In these pages we have published a number of stories documenting the practice of sex-selective abortion in India and China; it is, however, not restricted to these countries. Rates of sex-selective abortion in Nepal are incredibly high, even though the practice is technically prohibited and hardly ever mentioned in Western media.
One heart-stopping statistic tells the story: for second births among the richest urban women, just 325 girls were born for every 1000 boys.
University of Oxford demographer Melanie Dawn Frost was the lead author of a paper in BMJ Open about widespread sex-selective abortion in Nepal since abortion was legalised in 2002. She found that as soon as abortion became readily available, the sex-ratio began to drop. Several factors were at work, but the decline in the fertility rate was particularly important. “Nepal has seen one of the most dramatic fertility declines in history, with the total fertility rate falling from 4.1 to 2.6 in just 10 years,” she observed. As family size shrinks, it becomes more important for the second child to be a boy, if the first was a girl.
According to Frost’s research, in the late 2000s (2007-2010) the sex-ratio for second-order births was drastically skewed, with just 742 girls being born per 1000 boys. Prior to legalisation of abortion (1998-2000), that ratio was 1021 to 1000. The ratio of female birth decreased most dramatically among educated and richer women, especially in urban areas.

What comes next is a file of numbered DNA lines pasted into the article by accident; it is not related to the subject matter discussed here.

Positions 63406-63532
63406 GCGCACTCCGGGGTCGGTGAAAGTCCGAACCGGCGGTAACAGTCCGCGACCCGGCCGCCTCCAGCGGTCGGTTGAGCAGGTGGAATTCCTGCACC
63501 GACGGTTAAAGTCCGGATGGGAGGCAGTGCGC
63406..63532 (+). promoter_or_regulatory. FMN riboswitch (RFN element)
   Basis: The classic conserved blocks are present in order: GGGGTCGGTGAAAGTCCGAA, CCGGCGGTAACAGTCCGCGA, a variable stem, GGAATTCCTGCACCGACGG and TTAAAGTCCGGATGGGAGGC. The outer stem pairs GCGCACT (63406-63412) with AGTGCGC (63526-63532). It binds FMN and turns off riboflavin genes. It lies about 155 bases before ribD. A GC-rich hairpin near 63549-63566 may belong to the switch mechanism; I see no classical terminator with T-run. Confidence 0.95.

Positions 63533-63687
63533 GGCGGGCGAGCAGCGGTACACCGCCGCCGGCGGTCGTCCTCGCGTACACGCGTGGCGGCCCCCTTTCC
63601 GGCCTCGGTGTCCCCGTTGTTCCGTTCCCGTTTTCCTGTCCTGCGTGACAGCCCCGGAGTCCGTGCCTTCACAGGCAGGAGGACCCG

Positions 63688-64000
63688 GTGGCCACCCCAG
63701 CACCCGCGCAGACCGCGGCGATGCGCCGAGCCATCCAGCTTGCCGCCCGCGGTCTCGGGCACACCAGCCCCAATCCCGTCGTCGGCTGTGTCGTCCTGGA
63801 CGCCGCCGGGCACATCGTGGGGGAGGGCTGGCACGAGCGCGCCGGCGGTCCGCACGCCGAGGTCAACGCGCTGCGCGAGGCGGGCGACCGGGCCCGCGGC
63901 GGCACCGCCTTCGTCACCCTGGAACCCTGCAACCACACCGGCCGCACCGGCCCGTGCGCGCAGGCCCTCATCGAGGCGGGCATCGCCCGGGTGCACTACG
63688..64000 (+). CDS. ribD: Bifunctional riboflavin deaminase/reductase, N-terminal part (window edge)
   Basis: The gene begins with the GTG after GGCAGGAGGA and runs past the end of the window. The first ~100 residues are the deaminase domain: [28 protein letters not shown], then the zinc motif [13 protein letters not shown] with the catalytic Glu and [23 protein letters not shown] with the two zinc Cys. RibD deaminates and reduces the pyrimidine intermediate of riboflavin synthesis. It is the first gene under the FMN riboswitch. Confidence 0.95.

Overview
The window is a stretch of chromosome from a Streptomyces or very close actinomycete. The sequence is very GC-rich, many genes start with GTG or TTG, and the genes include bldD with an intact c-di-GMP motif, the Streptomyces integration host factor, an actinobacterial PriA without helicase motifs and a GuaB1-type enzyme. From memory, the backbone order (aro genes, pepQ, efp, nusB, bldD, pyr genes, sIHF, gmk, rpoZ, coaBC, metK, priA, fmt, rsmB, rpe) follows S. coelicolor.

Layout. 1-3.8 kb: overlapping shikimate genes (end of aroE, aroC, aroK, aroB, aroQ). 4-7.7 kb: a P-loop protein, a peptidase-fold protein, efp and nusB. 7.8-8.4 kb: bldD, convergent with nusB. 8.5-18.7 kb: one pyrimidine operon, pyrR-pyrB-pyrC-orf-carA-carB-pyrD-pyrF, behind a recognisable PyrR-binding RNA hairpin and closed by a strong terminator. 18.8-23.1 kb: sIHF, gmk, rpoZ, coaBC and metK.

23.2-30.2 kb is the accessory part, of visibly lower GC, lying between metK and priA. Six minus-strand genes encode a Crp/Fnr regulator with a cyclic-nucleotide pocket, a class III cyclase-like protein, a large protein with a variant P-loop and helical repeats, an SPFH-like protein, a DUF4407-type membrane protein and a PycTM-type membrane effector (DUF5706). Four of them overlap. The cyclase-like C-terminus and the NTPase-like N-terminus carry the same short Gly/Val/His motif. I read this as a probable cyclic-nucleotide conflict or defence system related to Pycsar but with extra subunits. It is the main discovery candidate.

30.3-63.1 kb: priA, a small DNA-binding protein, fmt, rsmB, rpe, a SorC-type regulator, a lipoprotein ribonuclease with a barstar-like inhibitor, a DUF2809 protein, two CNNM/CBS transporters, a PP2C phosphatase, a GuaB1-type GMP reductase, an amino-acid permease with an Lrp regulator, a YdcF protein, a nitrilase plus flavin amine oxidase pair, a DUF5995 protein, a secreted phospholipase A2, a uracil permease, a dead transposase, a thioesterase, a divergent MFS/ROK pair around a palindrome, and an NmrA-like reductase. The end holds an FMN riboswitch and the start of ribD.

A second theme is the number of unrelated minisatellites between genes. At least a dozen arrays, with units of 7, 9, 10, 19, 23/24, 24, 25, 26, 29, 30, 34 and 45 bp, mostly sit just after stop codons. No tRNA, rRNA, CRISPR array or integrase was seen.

Media outlets in the subcontinent appear to paying some attention to the issue. A recent Op-Ed in the Kathmandu Post called for action on “gendercide”. “It is high time we advocated against sex-selective abortion similar to the advocacy for the legalisation of abortion”, wrote University of Melbourne public health student Geha Nath Khanal.
“The preference for a boy child will exist unless daughters prove to be equally capable. But for that to happen, girls need to be provided with equal opportunities as boys”.
Ironically, Frost’s paper suggested that the mere fact that abortion is licit in the country appeared to be undermining efforts to restrict sex-selective abortion.
Medical authorities in Nepal also seem to be taking action against doctors performing sex-selective abortions in the country. Recently a doctor in Kathmandu had her medical license suspended after an undercover sting exposed a sophisticated gender-selective abortion racket.
Nevertheless, authorities are limited in their ability to restrict the practice; women can cross the border to India to have their babies screened and aborted. The practice, though illegal in India, is still quite widespread. It would seem that a deep-seated societal preference for male children seems to be the driving factor behind the problem.
This article is published by Xavier Symons
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